(An odd thing: the icon here is displayed less effectively than it is on LJ. I've never noticed this phenomenon before, but that typeface, Pristina, has very distinct "thicks and thins," and the white-on-dark seems to have made the issue easier to spot as well. The type looks fuzzier here. WTF?)
The review of the Peruvian place will have to wait, because right now I want to talk about the awesome Chinese meal we had last night.
Washingtonian magazine does two big sets of restaurant listings every year: 100 Best and Cheap Eats. The 100 Best just came out, One of the places they mentioned was Sichuan Jin River (formerly called Sichuan Pavilion). Szechuan is not generally our favorite (neither the Mr. nor I care for really spicy food, and I simply can't eat bell peppers), but the review this time was so enticing (and we usually agree about 85% of the time with these writeups) that we decided to give it a try.
Really, the only problem that we had was that the review's recommendations weren't necessarily easy to match up with items on the menu once we got there. But with the things that did match up, the waitress' advice about the specials, and smillaraaq's suggestions, we did really well.
We started off with lotus root salad. I had been wanting to try lotus roots for a while. The salad was light, tangy, and slightly spicy; the slices of lotus root are crunchy and a bit crisper than water chestnuts. There were some bell peppers (red and green) in it, but they were easy for me to avoid. Then we had a scallion pancake, something we also get at A&J: this one was even better, a little lighter and with more scallions.
The first main dish was flounder with black bean sauce, one of the specials. It came in a huge, shallow dish, with scallions, some minced fresh hot peppers, and the black beans scattered on top. The fish was excellent, bits of fillet that were very fresh in flavor, with a great texture, and not at all overcooked. The sauce was spicy but not too hot for me and the Mr. As we started to work our way through it, we discovered a treasure trove of beautifully cooked vegetables underneath the fish: snow peas, fresh bamboo shoots, and carrots. Then we had a beef hotpot with young taro: tender, moist, lightly flavored with five-spice and soy. I didn't know what to expect from the young taro chunks, but they were like fluffy mashed potato balls. Our vegetable dish was snow pea leaves with garlic: one of my favorites anytime and very well made here. It was tender, flavorful, and a beautiful bright green.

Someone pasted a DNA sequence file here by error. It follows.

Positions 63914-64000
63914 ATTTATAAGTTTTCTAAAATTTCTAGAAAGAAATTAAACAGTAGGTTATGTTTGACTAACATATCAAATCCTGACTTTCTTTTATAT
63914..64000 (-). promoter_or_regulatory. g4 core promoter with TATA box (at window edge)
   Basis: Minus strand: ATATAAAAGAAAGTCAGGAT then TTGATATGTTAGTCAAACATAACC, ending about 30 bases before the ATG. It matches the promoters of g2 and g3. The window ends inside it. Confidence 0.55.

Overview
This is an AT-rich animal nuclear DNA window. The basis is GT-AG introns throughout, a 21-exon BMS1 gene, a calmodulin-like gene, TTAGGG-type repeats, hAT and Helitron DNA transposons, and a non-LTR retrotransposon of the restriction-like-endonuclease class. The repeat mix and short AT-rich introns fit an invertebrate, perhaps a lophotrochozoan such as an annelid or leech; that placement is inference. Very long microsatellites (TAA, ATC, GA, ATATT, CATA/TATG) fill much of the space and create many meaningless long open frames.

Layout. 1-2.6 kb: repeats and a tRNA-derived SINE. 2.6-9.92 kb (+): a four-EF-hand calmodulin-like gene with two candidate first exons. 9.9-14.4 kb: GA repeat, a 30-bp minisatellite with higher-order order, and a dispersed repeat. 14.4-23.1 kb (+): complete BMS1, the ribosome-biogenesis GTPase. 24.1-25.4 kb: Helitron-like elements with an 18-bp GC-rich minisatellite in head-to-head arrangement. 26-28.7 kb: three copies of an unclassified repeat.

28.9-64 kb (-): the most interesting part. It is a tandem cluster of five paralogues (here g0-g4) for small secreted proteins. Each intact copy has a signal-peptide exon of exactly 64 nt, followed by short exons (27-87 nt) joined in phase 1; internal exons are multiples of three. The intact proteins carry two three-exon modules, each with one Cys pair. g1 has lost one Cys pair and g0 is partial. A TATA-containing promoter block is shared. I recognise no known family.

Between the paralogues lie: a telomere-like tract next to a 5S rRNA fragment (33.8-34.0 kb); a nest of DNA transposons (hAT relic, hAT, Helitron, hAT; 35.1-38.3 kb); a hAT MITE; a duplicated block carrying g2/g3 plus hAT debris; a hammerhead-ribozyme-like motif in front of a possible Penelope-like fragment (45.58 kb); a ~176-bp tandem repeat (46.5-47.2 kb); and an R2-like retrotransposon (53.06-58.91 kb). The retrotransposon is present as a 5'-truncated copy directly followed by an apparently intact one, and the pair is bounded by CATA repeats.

We packed up most of it (we had overordered, of course, with all those tempting dishes on the menu), and then we had dessert! They actually have a range of desserts: eight choices. We had hot sweet tofu in rice wine and then eight-treasure rice: molded steamed sticky rice with red bean jam filling, jujube chunks scattered throughout, and hot rosewater-scented syrup with sesame seeds poured over it. This was a complete sugar overload, obviously, but we loved it (and took home more leftovers).